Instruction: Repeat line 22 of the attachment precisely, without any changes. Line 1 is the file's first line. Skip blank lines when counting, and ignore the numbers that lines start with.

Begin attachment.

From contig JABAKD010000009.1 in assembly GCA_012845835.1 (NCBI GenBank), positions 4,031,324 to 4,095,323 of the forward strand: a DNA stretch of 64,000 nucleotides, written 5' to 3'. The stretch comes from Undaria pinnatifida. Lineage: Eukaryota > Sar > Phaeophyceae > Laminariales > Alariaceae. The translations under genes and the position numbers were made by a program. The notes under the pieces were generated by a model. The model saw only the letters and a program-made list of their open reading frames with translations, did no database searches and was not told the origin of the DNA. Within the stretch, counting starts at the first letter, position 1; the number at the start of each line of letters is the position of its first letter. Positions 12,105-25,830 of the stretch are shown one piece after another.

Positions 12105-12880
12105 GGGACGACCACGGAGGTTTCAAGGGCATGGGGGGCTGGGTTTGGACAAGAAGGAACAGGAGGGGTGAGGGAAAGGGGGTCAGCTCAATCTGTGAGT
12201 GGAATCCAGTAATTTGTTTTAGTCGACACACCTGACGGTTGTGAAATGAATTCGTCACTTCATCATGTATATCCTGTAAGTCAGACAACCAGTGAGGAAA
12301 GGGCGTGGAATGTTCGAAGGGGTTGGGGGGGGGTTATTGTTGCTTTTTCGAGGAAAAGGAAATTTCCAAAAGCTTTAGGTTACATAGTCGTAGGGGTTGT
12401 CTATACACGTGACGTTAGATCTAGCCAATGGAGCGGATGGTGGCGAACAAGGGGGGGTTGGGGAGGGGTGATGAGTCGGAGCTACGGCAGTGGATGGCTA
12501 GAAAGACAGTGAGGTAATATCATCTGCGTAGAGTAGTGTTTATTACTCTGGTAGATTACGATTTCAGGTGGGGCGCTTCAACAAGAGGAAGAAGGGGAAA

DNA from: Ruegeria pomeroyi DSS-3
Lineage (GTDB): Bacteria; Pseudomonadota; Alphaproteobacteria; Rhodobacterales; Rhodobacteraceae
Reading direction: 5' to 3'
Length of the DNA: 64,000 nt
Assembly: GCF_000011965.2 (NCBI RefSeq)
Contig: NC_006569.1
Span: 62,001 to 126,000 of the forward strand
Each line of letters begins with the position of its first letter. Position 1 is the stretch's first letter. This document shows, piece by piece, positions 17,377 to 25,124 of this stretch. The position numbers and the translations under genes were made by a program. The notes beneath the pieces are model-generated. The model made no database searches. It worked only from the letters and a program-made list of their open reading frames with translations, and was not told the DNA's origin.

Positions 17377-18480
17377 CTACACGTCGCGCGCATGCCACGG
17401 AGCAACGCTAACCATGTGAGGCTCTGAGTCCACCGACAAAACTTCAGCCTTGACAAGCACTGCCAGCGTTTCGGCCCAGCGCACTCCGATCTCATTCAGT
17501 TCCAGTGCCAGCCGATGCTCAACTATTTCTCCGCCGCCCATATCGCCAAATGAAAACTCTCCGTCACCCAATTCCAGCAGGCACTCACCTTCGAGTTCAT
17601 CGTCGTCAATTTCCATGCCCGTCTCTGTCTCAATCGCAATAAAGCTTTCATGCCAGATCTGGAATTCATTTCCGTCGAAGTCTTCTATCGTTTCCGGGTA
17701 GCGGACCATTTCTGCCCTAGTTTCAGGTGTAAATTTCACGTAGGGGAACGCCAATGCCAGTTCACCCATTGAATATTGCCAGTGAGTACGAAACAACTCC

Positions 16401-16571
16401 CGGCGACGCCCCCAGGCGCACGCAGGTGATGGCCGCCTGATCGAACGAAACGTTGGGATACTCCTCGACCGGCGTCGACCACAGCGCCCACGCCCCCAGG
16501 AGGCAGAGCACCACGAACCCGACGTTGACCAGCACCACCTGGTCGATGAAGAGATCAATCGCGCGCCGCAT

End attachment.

Positions 16401-16571